The memorandum has been prepared on the basis of the law and practice in Guernsey as at 1 April 2010.

Introduction  

The Companies Law came into force on 1 July 2008 and contains provisions in relation to the nature, type, establishment and conduct of Guernsey incorporated companies (“Companies” or “Company” as the context requires), including limited liability companies, companies limited by guarantee, protected cell companies (“PCCs), protected cells (“PCells), incorporated cell companies (“ICCs”), incorporated cells (“ICells”), unlimited liability companies and mixed liability companies.

The Companies Law also contains provisions for winding up a Company. Winding up is the process by which the affairs of the Company are brought to an end, its assets realised, its liabilities determined and any available funds distributed to those legally entitled to them subject to the general law concerning preferences and preferential payments. Under the Companies Law winding up of a Company may be voluntary or compulsory.

What is Compulsory Winding Up?

A Company may be compulsorily wound up by the Royal Court of Guernsey (the “Court”) under the Companies Law if:

  • the Company has resolved by special resolution that the Company be wound up by the Court;
  • the Company does not commence business within one year of the date of its incorporation;
  • the Company suspends business for a whole year;
  • the Company has no members (other than the Company itself where it holds its own shares as treasury shares);
  • the Company is unable to pay its debts as described below;
  • the Company has failed to comply with a direction of the Registrar of Companies (the “Registrar”) to change its name;
  • the Company has failed to hold a general meeting of its shareholders in accordance with the Companies Law or the directors have failed to comply with their obligation under the Companies Law in respect of the annual general meeting. Pursuant to section 200 of the Companies Law, ICells are exempt from the requirement to hold general meetings and pursuant to section 201 of the Companies Law, all companies can waive the requirement to hold general meetings via a resolution passed by the members of not less than a 90 % majority called a “waiver resolution” under the Companies Law;
  • the Company has failed to send its members a copy of its accounts or reports in accordance with the Companies Law; or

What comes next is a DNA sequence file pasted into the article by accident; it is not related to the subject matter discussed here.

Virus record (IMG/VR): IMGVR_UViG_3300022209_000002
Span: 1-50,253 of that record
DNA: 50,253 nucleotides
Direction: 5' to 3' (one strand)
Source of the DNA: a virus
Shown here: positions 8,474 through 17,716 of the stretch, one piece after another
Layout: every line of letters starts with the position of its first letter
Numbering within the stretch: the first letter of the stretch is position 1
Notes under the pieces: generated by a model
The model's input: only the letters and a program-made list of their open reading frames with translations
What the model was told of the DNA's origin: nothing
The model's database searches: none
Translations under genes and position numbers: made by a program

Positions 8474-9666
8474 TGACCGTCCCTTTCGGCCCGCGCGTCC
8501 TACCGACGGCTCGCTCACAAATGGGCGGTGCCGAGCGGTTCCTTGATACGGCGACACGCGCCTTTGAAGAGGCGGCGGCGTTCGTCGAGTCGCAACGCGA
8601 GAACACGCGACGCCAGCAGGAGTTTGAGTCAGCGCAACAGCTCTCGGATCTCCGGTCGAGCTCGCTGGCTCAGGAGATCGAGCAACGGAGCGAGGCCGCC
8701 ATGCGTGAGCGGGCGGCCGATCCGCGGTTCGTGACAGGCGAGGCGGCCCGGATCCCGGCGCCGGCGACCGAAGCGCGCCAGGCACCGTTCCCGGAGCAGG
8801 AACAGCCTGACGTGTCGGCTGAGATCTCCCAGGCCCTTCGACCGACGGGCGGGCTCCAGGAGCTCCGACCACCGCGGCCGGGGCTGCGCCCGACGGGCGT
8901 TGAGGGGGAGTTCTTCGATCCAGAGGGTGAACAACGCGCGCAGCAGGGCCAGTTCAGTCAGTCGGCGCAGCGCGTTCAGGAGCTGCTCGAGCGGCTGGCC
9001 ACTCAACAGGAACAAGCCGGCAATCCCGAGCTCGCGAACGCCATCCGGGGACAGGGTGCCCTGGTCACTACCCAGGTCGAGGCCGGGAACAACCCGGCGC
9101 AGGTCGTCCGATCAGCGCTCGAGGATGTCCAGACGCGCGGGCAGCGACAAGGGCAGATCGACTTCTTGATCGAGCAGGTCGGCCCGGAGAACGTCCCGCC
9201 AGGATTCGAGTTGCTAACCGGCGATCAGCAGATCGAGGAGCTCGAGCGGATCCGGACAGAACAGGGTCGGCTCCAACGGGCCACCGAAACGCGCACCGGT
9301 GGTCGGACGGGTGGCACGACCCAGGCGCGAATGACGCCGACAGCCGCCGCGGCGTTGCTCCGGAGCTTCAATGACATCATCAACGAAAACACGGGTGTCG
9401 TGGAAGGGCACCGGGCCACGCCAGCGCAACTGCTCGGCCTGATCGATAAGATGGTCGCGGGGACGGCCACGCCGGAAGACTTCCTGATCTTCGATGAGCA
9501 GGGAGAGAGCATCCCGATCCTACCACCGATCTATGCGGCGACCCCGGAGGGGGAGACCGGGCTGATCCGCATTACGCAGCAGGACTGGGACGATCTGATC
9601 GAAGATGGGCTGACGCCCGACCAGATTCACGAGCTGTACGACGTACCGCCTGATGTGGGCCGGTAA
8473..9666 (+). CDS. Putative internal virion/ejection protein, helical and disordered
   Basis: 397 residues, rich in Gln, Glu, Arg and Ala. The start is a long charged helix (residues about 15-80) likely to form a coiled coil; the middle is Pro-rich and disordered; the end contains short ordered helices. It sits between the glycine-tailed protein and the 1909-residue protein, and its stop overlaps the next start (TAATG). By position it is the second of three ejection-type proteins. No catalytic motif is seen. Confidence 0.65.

• the Court is of the opinion that it is just and equitable that the Company be wound up.  

An application for the compulsory winding up of a Company can be made to the Court by the Company itself, or any member or creditor thereof, or any other interested party. On hearing an application for the compulsory winding up of a Company, the Court may grant the application on such terms and conditions as it sees fit, or make such other order as it thinks fit. An order made by the Court on such application operates for the benefit of all the Company’s creditors in the same way as if the application had been presented by them.

The Guernsey Financial Services Commission (the “Commission”) can also initiate winding up proceedings in accordance with the Companies Law in respect of: (i) supervised Companies; (ii) Companies engaged in financial services business; or (iii) Companies prescribed by the Commission in accordance with the Companies Law. At the hearing of the application the Commission may make representation to the Court which the Court will take into account in its decision whether or not to exercise its powers.

If a creditor makes an application to the Court for the compulsory winding up of the Company on the grounds that the Company is unable to pay its debts then the Company is deemed to be unable to pay its debts if a written demand for payment, served through the office of Her Majesty's Sergeant, for a sum exceeding £750 has remained unpaid for 21 days, or if it is otherwise proved to the satisfaction of the Court that the Company fails to satisfy the solvency test (as described below).